The Nidderdale Way is a 53 mile circular walk starting and finishing in Pateley Bridge. The route, with its own unique symbol seen on finger posts and waymarks, takes you through beautiful and contrasting countryside from the spectacular uplands around Scar House Reservoir to the more gentle rolling pasture and river valleys along the course of the Nidd. Pateley Bridge takes its name from ‘Pate’ an old Yorkshire dialect word for ‘Badger’. In August 1849 a Nidderdale Omnibus started operating between Pateley Bridge and Ripley Station and until 1964 Pateley Bridge was the terminus of the Nidd Valley Railway, opened by the North Eastern Railway in 1862, which ran from Nidd Valley Junction near Harrogate.
Pateley Bridge is an attractive market town in Nidderdale in the Borough of Harrogate, North Yorkshire. This market town, on the edge of the Yorkshire Dales National Park, with its spring and summer floral displays has won the Britain in Bloom competition twice and the River Nidd flowing through it enhances its beauty. There are many signs of 18th and early 19th century buildings and shops along the steep narrow main High Street including the oldest sweet shop in England and the best butchers shop in Yorkshire. Pateley Bridge originally relied on lead mining, stone quarrying and flax which can be seen in the Nidderdale Museum. Also well worth seeing in the craft workshops is the glassblower, a potter and a jeweller and there is the Pateley Playhouse ‘Little Theatre of the Dales’. Nidderdale Festival and one of the best Agricultural Shows are held annually on the showground and car boot sales are held on Sundays.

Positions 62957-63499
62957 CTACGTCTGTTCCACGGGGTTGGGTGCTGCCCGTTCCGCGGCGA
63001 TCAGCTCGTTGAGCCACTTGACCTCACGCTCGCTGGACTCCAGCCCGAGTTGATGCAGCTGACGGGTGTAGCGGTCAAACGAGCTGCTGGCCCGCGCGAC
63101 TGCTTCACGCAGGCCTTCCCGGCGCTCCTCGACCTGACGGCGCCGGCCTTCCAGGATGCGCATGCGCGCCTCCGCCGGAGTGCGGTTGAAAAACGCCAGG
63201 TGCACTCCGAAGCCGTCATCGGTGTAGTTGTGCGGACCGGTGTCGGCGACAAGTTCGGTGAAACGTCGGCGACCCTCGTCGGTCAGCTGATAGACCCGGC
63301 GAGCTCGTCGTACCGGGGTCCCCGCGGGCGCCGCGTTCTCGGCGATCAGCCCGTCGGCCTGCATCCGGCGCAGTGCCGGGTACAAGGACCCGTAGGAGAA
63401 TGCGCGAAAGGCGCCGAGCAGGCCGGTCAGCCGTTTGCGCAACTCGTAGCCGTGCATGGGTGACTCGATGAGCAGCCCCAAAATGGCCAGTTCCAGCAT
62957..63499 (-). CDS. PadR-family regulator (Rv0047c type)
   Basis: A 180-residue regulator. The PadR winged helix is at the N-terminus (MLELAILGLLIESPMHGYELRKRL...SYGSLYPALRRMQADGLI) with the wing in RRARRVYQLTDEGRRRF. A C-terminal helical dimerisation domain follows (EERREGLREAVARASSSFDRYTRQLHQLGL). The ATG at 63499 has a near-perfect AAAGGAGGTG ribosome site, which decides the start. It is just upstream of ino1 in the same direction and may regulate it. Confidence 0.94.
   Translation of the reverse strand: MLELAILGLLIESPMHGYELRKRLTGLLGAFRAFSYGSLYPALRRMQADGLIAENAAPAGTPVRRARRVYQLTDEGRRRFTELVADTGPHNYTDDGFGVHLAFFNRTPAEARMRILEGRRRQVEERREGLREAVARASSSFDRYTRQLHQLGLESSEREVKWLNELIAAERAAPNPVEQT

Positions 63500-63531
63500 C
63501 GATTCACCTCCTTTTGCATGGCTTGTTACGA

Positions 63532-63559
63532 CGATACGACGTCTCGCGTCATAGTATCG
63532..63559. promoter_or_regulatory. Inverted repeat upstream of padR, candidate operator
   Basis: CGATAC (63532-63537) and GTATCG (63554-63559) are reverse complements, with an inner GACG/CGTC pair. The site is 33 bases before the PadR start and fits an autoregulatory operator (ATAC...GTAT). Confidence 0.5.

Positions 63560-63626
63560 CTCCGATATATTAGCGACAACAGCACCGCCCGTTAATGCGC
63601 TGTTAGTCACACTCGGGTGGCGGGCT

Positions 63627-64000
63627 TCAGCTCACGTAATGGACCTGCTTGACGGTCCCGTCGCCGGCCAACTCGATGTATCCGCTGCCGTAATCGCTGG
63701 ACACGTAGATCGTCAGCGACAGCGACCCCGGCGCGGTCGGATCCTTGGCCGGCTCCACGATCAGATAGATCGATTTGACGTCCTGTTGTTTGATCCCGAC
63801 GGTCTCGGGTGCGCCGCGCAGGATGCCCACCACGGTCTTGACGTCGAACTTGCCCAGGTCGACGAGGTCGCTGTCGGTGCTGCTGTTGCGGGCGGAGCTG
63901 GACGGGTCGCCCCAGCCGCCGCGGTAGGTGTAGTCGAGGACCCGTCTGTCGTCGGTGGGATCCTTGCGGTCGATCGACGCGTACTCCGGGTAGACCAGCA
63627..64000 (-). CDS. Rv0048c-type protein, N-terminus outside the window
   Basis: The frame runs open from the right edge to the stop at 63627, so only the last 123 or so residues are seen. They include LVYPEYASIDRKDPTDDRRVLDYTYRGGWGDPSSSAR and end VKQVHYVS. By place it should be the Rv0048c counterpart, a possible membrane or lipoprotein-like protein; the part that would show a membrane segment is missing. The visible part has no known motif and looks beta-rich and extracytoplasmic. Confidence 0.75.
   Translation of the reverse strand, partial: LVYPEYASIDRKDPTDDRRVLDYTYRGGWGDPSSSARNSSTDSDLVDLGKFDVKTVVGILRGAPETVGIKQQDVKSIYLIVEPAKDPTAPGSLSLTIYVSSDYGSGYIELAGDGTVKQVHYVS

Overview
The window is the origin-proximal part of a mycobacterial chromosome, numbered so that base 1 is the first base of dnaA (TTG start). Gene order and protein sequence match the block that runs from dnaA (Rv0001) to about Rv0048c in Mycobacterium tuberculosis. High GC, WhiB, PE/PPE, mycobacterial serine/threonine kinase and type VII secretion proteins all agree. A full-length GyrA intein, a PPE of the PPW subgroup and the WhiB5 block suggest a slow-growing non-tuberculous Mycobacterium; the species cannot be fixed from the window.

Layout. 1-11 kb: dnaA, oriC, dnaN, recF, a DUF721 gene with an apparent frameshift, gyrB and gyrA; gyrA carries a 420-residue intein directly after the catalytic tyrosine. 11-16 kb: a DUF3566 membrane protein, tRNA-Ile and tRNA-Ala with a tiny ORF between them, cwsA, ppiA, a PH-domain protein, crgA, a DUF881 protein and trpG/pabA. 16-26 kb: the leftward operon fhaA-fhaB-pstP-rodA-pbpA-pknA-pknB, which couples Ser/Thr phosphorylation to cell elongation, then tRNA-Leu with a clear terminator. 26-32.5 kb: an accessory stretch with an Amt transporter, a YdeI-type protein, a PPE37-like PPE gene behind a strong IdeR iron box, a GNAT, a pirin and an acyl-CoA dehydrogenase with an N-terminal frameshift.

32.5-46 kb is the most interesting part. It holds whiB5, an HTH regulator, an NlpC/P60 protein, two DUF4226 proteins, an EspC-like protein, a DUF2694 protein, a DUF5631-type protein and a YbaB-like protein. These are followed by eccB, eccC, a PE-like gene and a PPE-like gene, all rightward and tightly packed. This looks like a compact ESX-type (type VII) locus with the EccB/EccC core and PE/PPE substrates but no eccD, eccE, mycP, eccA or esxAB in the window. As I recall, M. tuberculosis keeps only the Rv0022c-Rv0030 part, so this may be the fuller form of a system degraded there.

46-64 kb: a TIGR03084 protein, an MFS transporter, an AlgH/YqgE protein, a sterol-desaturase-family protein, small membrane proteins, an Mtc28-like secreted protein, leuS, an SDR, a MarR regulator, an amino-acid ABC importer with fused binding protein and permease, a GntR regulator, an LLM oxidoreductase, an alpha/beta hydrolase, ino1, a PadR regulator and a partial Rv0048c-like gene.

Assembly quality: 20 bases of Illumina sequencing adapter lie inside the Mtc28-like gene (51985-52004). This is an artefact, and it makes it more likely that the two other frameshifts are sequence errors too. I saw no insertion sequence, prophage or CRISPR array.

Leaving the car park we turn left and follow the road, Nidderdale Way, with the reservoir on our right into Ramsgill. We continue on the road and after crossing the second bridge we turn right onto the road to Bouthwaite only. At the end of the tarmac road we turn right on to the Nidderdale Way again following the footpath sign towards the reservoir. We keep heading forward to pass through Covill Grange Farm and Coville House Farm and continue on the track. When the path splits we bear right, slightly downhill. We continue ahead then take the footpath on the right through the gate, staying on the Nidderdale Way. We follow the path downhill through the field to the head of the dam. At the dam we head straight forward going through the little iron gate to the left of the dam. We keep heading forward through the fields until we meet the road, the village of Wath is to the left, we turn right over the bridge then right again. We now just follow the road, Nidderdale Way, back to the car park.
This is an easy walk on minor tarmac road, gravel tracks and grass paths. After wet weather it can be muddy in places.
Elevation: approx lowest point 123m (403.54ft) approx highest point 170.60m (559.71ft) approx ascent 165.20m (541.99ft)
Distance and Start Point
Approx 6 miles allow 2½ – 3 hours using OS Explorer Map 298 Nidderdale. Fountains Abbey, Ripon and Pateley Bridge. This walk is done clockwise.
Start point: Car park and picnic area with honesty box at Colt House Bridge.
Gouthwaite Reservoir is in Nidderdale near Pateley Bridge in the Yorkshire Dales.
Directions and Parking
From York head towards Ripon and then take the B6265 into Pateley Bridge OR head towards Knaresborough and then take the B6165 into Pateley Bridge. After crossing the bridge in Pateley Bridge take the right turn opposite the show ground and follow the road passing Wath on the right. Continue following the road at the side of Gouthwaite Reservoir and soon after passing Colt House the car park is on the left. There is a sign for the car park and picnic area which says ½ a mile but it is actually 1½ miles.
Parking: car park and picnic area with honesty box at Colt House Bridge located towards the northern end of Gouthwaite Reservoir.
Toilets and Refreshments
There are no public toilets the nearest ones are at Pateley Bridge in the recreation ground near the children’s play area and in the short stay car park. For refreshments there is the York Arms at Ramsgill and the Sportsmans Arms at Wath. For more choice there are shops, pubs and cafes in Pateley Bridge.